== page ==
Staffing Trends After COVID-19: Who And How To Hire
By: Sarah Robins
As the VP of Sales and Client Relations at Vanderbloemen, I spend a lot of my time talking to board members, pastors, and leaders about staffing, organizational structure, and trends coming down the pipeline for different organizations. To equip you with the insights we're gaining every day through these conversations, I've outlined the top staffing trends that leaders see coming from COVID-19.
Hiring Trends: The Critical Roles To Fill
This remote work time has shown us what we don't have. Some of the top roles we're hearing organizations talk about include:
Videographer: Right now we're learning the importance of video communication. Not only do we need staff who understand the technology necessary for video communication, but they also need to possess presentation skills. You can outsource video if it's not one of your larger strategies, but with the trends we're seeing in online engagement, video should become a higher priority for every organization.
Connections and Assimilation - There will be a huge emphasis within churches on connection and assimilation. It's critical for the person who's in charge of this area of your church to be structured and organized, but now more than ever, they also need to be relatable and gifted in forming relationships, even when the immediate connection is lacking. Prior to COVID-19, you typically targeted regular-basis visitors to assimilate into small groups and other church engagements. Now, you'll have to reach farther to connect with online viewers.
Communications and Creative Roles - To really draw people into your church community, you'll need a communications specialist who can communicate your mission and vision in a clear, compelling way to the outside world. Your church identity tells people how you create the story of Christ. Investing in communicating this is extremely important moving forward as church-goers have more avenues for spiritual learning.
Shifts In The Hiring Process
Virtual Interviewing - More organizations will adopt virtual interviews and hiring decisions moving forward. We've now seen this practice successfully work with Moody Church virtually voting to bring on their next pastor, among many others. The current need for virtual interviews will give people the confidence moving forward to do the same when it's easier than spending the money flying someone out or the time traveling to meet with candidates. While this is a step up in productivity, there are two considerations to remember.
In-person connection is still so critical to finding the right candidate for your culture, so don't forget the importance of that connection for important hires.
Second, some people are more charismatic on video and others are more reserved. Video cannot give you the whole picture of someone's personality, so be sure to dig deep to find out if what you see from someone is a video trait or a real personality trait.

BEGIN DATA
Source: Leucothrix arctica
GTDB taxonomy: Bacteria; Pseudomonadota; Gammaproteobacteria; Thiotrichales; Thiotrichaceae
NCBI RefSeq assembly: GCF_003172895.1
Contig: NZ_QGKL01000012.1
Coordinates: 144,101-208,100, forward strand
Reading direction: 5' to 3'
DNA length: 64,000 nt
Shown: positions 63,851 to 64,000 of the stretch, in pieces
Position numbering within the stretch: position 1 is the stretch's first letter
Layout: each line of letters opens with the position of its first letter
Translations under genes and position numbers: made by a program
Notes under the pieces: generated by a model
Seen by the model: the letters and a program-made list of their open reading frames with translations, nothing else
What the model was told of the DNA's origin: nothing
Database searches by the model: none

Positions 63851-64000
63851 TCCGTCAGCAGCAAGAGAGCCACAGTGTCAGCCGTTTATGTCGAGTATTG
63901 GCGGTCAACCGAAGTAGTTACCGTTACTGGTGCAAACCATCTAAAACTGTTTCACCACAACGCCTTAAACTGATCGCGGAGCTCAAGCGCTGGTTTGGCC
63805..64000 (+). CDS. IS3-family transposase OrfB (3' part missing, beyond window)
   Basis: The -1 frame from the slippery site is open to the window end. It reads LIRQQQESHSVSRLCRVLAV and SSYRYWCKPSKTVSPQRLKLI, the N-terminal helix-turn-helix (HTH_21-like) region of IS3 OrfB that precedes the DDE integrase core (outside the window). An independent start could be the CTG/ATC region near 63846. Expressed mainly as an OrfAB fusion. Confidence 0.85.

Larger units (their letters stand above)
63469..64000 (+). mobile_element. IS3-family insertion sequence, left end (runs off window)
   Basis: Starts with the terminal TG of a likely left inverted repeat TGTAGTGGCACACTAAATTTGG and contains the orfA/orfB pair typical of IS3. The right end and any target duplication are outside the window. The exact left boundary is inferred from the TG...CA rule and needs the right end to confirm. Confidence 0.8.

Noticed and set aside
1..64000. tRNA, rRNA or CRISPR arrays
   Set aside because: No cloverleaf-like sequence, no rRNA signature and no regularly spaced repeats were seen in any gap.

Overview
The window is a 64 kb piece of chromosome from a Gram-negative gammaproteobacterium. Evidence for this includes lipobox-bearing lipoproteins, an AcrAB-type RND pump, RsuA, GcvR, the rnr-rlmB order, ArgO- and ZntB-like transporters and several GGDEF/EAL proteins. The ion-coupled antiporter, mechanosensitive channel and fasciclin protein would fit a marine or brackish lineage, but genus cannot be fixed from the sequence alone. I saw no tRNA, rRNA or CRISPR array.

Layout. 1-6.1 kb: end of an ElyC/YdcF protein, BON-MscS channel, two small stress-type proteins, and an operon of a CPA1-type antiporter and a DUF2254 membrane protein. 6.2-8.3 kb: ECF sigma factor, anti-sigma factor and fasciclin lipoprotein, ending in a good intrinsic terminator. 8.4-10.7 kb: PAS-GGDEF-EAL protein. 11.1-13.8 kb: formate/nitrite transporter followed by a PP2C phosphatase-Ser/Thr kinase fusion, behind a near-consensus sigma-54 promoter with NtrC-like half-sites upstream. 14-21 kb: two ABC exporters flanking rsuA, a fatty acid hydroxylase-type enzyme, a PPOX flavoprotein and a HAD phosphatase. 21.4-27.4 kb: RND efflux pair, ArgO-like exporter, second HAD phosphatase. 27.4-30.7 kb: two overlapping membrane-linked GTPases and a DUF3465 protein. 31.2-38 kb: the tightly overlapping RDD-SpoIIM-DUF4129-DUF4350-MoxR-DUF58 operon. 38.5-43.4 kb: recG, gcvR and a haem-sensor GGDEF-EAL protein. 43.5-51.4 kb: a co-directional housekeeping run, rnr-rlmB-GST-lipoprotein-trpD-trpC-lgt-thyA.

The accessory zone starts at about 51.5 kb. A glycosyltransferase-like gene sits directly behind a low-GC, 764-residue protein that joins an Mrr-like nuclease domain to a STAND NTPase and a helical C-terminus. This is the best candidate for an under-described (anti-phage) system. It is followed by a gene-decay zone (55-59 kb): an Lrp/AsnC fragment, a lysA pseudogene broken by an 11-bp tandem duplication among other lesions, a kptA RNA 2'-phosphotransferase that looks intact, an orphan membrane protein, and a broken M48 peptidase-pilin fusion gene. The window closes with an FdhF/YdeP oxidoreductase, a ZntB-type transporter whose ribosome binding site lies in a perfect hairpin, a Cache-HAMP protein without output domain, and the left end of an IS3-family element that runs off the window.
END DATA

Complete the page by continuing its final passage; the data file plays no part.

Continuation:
At Vanderbloemen, we've navigated online interviews for years, so if you have questions on getting started, we're happy to walk you through these challenges. Connect with us.
Survival Of The Agile
A trend that's been growing for years, but COVID-19 forced us into appreciating more, is agility. The future will be less about survival of the fittest and more about survival of the agile. While skillsets will still be critical to fill roles, flexibility will be an invaluable trait as organizations realize the importance of pivoting to meet the needs of your current environment. The ministries that have adopted agility in this time are still seeing success - they've been able to maintain giving, engagement, and are doing even more in their communities than they were before because of their willingness to shift their priorities to care for the current need.
Every organization should strive to be more agile than they were previously, so take time to think through where you tend to get stuck, where you default on old patterns rather than innovating, and what friction areas are the highest in your organization.
Our operations have adapted so much that you'll want to make sure you know your focus as you transition back to gathering in person. We are in a transitional period that offers an opportunity for a deeper development of your vision. If not taken seriously, your organization could end up in a muddy place after coming out of this confusing and messy time. Take these practical steps to start tuning your organization's vision.
1. Start by thinking about the mission of your organization. What's your purpose? Every hire, task, and project should speak to this mission. Be sure to clarify this with your leadership team and staff to ensure your entire organization is moving in the same direction.
2. Assess the changes you've made during COVID-19. What practices worked that you want to continue? What wasn't working that might need to shift now? Make sure every process moving forward relates to your vision.
3. What staff members will you need to carry this out? You may have had to make the tough decision of laying off some staff. Now that you've assessed the skills and roles you will need to be successful moving forward, determine the organizational structure and shift in responsibility necessary to achieve this. Plan for hires to fill these rolls when it's feasible.
Transitions are always challenging, especially after a crisis, however, if you use this time as an opportunity to reassess your organization, you can make impactful and lasting changes that will benefit your organization moving forward.